Passion dominates pipeline hearing
BOONE – Property rights – and the threat of eminent domain – drew the highest emotions at an already charged hearing on the proposed Bakken oil pipeline Nov. 12 in Boone.
“We should never allow our state flag with its powerful motto, ‘Our liberties we prize and our rights we will maintain,’ to be used for toilet paper by billionaires sitting in ivory towers in Dallas,” said Hugh Tweedy, who is steward of a seventh-generation family farm in Montrose. “Special interests, temporary jobs and outside interests should never be more important than the rights of property owners.”
Tweedy spoke at an 8-hour public hearing before the Iowa Utilities Board at the Boone County Fairgrounds, where supporters and opponents of the proposed pipeline gave comments.
Texas-based Dakota Access LLC, wants to build a pipeline stretching 348 miles across Iowa, to move oil from the Bakken oil fields in North Dakota to Illinois.
The company has requested the right of eminent domain for any parcels where landowners will not agree to voluntary easements. Company officials say voluntary easements have been found for about 74 percent of the Iowa portion of the route.
Speakers were limited to two minutes each.
The vast majority of supporters were laborers, union men and women, union officials and other industry leaders. The majority of opponents were landowners, farmers, educators and environmentalists.
Though property rights drew the most attention, opponents also complained that the pipeline was unsafe, worried it would leak, and said Iowa should invest in clean energy instead of encouraging more fossil fuel use to avert a global climate catastrophe.
“No private property owner should have his or her land taken for the profit of a private company,” said landowner Daniel Gannon, of Ankeny. “The use of eminent domain in this case is morally wrong. Its purpose is for government projects that benefit the general public.”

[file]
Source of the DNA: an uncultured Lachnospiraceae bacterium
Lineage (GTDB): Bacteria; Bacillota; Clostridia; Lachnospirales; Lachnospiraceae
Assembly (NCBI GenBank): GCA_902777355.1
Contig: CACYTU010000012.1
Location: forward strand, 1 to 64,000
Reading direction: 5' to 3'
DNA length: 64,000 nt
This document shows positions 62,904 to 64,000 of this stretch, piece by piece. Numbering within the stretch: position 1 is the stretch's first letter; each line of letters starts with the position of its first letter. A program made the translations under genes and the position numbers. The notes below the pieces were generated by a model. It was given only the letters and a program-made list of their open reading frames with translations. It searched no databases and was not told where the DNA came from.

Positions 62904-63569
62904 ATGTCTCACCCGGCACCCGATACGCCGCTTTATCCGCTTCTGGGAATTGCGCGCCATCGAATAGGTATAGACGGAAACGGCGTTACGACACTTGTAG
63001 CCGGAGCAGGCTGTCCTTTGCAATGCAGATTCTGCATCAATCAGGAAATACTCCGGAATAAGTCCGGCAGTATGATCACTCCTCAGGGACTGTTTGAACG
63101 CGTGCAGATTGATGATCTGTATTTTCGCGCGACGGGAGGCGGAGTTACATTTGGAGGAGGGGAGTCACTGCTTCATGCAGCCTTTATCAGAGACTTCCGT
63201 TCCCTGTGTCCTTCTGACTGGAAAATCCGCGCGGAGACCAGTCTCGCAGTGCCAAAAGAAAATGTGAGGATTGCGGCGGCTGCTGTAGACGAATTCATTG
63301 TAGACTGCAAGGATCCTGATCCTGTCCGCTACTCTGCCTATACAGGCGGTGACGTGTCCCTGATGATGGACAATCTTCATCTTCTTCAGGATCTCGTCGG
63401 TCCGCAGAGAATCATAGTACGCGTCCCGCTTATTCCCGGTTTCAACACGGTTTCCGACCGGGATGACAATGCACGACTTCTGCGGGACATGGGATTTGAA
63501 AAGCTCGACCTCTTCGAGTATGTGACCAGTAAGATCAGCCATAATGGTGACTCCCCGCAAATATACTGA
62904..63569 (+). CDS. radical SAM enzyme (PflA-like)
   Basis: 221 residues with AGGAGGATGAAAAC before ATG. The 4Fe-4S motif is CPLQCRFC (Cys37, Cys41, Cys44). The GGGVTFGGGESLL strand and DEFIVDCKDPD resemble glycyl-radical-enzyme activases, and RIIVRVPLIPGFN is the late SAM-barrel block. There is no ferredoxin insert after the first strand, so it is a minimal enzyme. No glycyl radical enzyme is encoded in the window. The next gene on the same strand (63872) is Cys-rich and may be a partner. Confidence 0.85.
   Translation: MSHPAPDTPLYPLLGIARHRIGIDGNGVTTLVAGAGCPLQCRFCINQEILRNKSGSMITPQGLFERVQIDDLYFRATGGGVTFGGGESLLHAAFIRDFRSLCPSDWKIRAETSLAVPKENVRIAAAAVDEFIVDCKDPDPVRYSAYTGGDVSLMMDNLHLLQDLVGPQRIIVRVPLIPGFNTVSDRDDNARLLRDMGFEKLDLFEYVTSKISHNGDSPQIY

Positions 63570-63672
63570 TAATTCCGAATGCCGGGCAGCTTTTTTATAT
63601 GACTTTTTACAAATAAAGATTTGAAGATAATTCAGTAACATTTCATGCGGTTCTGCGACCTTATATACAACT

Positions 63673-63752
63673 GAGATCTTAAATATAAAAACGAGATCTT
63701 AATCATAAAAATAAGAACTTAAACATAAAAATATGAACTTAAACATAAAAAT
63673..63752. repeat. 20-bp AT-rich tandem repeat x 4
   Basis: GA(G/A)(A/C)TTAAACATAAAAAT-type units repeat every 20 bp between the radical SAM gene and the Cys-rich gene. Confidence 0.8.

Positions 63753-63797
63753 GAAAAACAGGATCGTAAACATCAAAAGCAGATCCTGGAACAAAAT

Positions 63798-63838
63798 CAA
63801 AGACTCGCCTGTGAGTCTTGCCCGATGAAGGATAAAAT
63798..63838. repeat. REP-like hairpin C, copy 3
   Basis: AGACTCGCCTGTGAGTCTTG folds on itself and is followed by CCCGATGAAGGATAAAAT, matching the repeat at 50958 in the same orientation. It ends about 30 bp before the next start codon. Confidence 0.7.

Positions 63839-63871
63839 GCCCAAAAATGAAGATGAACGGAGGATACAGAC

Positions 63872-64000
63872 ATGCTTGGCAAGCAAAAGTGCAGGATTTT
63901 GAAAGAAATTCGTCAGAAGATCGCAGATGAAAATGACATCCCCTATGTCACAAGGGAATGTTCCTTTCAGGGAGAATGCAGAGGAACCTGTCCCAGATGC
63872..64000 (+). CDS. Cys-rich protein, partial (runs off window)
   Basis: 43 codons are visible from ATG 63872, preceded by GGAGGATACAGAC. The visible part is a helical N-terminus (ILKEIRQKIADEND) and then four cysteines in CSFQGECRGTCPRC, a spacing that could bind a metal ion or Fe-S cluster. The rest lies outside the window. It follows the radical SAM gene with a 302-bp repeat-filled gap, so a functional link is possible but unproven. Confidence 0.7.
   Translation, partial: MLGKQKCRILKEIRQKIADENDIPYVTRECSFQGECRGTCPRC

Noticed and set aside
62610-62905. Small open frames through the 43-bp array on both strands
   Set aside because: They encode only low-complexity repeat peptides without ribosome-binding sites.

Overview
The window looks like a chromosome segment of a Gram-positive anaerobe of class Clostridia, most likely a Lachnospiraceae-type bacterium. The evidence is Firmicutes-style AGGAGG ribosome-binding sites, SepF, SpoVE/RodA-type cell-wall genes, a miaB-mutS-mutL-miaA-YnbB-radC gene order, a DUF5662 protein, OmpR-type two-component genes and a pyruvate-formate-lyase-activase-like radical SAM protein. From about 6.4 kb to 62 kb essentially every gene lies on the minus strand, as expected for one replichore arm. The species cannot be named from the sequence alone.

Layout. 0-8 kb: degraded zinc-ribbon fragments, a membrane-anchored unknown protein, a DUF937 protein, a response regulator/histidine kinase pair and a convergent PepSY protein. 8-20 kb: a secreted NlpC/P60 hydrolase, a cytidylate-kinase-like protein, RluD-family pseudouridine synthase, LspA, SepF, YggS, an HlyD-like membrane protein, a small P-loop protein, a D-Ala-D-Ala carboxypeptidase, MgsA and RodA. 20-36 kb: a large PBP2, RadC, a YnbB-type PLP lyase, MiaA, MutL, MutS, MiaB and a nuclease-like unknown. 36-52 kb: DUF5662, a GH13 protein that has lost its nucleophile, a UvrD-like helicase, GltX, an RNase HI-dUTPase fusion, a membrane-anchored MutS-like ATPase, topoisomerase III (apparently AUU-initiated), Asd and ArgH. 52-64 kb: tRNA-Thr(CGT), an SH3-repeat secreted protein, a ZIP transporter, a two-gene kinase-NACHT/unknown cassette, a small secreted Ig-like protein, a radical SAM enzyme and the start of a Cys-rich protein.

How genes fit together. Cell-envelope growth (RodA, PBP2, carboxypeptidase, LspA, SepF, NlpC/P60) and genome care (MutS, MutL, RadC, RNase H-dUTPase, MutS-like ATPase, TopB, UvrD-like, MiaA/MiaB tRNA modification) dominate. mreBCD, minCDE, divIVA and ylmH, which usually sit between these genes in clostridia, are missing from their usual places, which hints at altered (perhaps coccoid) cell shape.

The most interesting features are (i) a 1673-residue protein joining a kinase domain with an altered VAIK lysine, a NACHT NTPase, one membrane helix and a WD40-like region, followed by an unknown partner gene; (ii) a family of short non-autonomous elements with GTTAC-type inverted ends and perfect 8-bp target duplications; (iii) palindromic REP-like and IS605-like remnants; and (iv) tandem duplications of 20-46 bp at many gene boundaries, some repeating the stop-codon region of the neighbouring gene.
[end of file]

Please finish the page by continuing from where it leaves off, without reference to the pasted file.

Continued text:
Ken Martin, of Somers, said crops never grow as well after a pipeline is put in, no matter how careful people are.
“This proposed pipeline is dissecting three of our century family farms. Farms my great-grandfather, my grandfather worked for, sweated over, and did without so they would have something to pass on,” Martin said. “Driving 70 miles per hour down a road, you can’t see the crop loss from a pipeline. But walk through a field. … Come out to my farm and I can show you.”
Supporters say pipelines are much safer than transporting oil any other way. And because oil is needed in addition to renewable energy, it makes more sense to use the pipelines. Pipelines are safe, and will create good construction jobs, plus all the economic activity that comes with that.
In fact, it would be “environmental malpractice” to send oil by any method other than a pipeline, said Bill Gearhard, of Iowa City, with the Midwest Alliance for Infrastructure Now. Trucks and trains create much more carbon pollution when moving the same amount of oil, he said, and the risk of crashes is high.
“Just last weekend we had two rail derailments in Wisconsin. One was ethanol, the other was crude oil,” Gearhard said.
Other supporters told personal stories of seeing near derailments, or of actually having a train carrying oil fall off the track near his home.
It doesn’t matter if the jobs are “temporary,” pipeline supporters said. You could argue that a lawyer’s job or a real estate agent’s job is temporary as well.
“As a laborer, construction worker, every job is temporary; but being a laborer is a career,” said Mike Matejka, Des Moines. “You’ve got a pension. You’ve got quality healthcare. You can send your kids to school. You can pay the mortgage.
“Allowing this pipeline is not only good for the country and energy independence, it’s good jobs at a time when decent jobs are very much needed in this country.”
Jonas Magram, associated with the No Bakken coalition, said the claims of the proponents were false.
“This pipeline will contribute very little to Iowa’s economy,” he said. “It will not reduce oil being shipped by rail.
“It will not reduce dependence on foreign oil. It will be an abuse of Iowa landowner’s rights.”
Tom Ayers, of Van Meter, speaking on behalf of construction workers and their families, said most Iowans do support the project.
“The vast majority of Iowans support this project, based on a scientific poll,” he said, to audible disagreement from the audience. “This project is absolutely a public necessity.”
More than half of those signed up to speak in favor of the pipeline were from out of state; 77 of 134 speakers, or 57 percent.
Two of the 144 signed up speakers opposed to the pipeline were from out of state, or 1.4 percent.
Fewer speakers than signed up were able to make it to the meeting.
By 4:30 p.m., all supporters had spoken. By about 4:55 p.m., all opponents had spoken.
The floor was opened up for those who had not signed up. One more pipeline supporter and eight opponents spoke.
Travis Rasmussen of Rockwell City, echoed the sentiment about the land.
“I’m here today to defend my farm,” he said, “which is like trying to defend myself against a band of robbers.
“I have no intention of letting them come through my property with a pipeline.”
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